It is probable that at 101 years old, Oscar Niemeyer, the guru of modernist architecture whose greatest project was the city of Brasilia, is old enough to withstand disappointment, even as large as the one he has just suffered. He thought he was on course to adorn the city’s skyline with one last flourish. But now, suddenly, he isn’t.
Brasilia, widely considered an architectural masterwork and an unparalleled urban catastrophe, will turn 50 next year and it had seemed natural that it should fall to Niemeyer, who is still working at the cusp of his second century, to come up with a suitable new monument to mark the occasion.
Thus was born his blueprint for the “Plaza o fSovereignty”, involving two structures bang in the middle of Brasilia’s main ceremonial avenue, the Monumental Axis. As drawn by Niemeyer it consisted of a 1,000ft curving spike resembling the fin of a spaceship, and a low building before it in the shape of a shallow new moon. It was classic Oscar, a bold gesture of bombast and supple curves in concrete and cement.
To call Niemeyer beloved in Brazil is to get nowhere near describing his stature. An exile in Europe for 21 years during his country’s military dictatorship and still today a self-described communist, he was honoured by President Luiz Inacio Lula da Silva, who declared 2008 the Year of Oscar Niemeyer to mark his centenary.
But no sooner had the master architect unveiled his plan, than the complaints started. On blogs, in newspapers and magazines, fellow architects and preservationists fretted that the Plaza would just not do.
It would block the sightlines of central Brasilia and might violate regulations about the preservation of open space between the buildings, many of which Niemeyer designed, including theBrasilia Cathedral and the Ministry of Justice.
Acampaign was launched to protect Niemeyer from himself. “What we normally see is an architect interfering in the work of another architect,” said Sylvia Fischer of the University of Brasilia. “In Niemeyer’s case, he is interfering negatively in his own work. It will be Oscar Niemeyer fighting Oscar Niemeyer.”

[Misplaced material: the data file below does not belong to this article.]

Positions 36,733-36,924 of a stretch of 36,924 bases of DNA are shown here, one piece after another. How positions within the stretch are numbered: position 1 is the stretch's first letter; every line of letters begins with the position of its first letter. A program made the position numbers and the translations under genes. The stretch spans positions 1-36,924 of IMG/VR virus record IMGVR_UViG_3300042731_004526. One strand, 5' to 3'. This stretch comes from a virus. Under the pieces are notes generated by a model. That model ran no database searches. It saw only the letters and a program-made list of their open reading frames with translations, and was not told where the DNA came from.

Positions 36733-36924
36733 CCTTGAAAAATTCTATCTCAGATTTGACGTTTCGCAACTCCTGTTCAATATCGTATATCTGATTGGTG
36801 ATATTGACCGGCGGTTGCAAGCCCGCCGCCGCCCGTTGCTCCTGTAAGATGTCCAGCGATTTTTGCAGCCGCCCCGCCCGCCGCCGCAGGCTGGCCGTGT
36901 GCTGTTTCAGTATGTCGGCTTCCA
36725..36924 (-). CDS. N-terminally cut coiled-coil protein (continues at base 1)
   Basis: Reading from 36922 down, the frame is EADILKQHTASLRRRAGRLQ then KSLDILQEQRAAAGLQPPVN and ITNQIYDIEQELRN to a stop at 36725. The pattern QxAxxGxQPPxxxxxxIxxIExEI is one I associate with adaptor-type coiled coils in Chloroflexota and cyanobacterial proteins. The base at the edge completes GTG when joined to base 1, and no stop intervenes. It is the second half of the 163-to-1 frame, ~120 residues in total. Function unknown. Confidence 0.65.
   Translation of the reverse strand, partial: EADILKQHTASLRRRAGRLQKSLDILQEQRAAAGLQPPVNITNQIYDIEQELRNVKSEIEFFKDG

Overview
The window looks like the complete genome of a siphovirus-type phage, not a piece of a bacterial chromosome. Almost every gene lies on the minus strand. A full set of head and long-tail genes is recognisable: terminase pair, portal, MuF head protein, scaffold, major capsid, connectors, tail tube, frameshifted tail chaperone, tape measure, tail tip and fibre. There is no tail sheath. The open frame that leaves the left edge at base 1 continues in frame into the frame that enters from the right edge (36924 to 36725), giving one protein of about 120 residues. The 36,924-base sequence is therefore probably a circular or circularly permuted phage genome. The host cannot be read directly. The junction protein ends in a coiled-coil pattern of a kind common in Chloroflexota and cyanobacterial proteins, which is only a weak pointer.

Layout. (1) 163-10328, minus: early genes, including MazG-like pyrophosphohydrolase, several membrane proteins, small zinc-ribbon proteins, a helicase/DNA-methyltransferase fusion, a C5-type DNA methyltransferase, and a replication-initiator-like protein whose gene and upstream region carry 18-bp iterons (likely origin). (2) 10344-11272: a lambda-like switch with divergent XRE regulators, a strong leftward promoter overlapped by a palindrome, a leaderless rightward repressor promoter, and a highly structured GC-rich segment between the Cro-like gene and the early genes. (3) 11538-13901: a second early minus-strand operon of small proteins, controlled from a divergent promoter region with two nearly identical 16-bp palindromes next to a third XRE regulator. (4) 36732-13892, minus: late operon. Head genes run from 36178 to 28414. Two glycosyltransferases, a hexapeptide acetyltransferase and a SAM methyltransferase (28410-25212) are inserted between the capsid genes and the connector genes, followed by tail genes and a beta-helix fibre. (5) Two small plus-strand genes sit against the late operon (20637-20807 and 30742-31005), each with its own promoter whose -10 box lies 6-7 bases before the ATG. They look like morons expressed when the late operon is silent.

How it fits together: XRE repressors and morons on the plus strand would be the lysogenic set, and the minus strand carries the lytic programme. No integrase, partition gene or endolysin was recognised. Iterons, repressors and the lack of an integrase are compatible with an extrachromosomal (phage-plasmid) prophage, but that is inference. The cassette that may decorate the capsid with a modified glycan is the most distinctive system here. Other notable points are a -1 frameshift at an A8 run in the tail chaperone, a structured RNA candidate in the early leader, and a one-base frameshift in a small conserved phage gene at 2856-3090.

In the 1950s, President Juscelino Kubitschek ordered the construction of a new capital on open, unpopulated savannah at 3,500ft, fulfilling a constitutional requirement that the government leave Rio de Janeiro. The task of conjuring the new city fell to the French-born urban planner Lucio Cost, who turned to Niemeyer to provide the plans for myriad buildings, from ministries to housing blocks.
Though now populated by more than two million, Brasilia was condemned by many for being pretentious but inhuman, shortcomings described by Simone de Beauvoir who attended its inauguration in 1960. “What possible interest could there be in wandering about?” she asked. “The street, that meeting ground of … passers-by, of stores and houses, of vehicles and pedestrians … does not exist in Brasilia and never will.”
Theblueprint for the Plaza of Sovereignty was presented to the governor of Brasilia, Jose Roberto Arruda, two weeks ago. “The monument will have a triangle shape to show progress the country has achieved,” Niemeyer said then. “It is designed to perplex whoever looks at it.”
Yet by last week, word was coming from the governor’s office that there was no money to build the Plaza, nor had there ever been. And in a letter to the Correio Braziliense newspaper, Niemeyer said he was ready to give up on ever building the Plaza. But forgive an old man for feeling frustrated.
“In my last visit,” he wrote, “I could feel with clarity the need to create a plaza on a compatible scale with the capital of a country so admired such as our own.”
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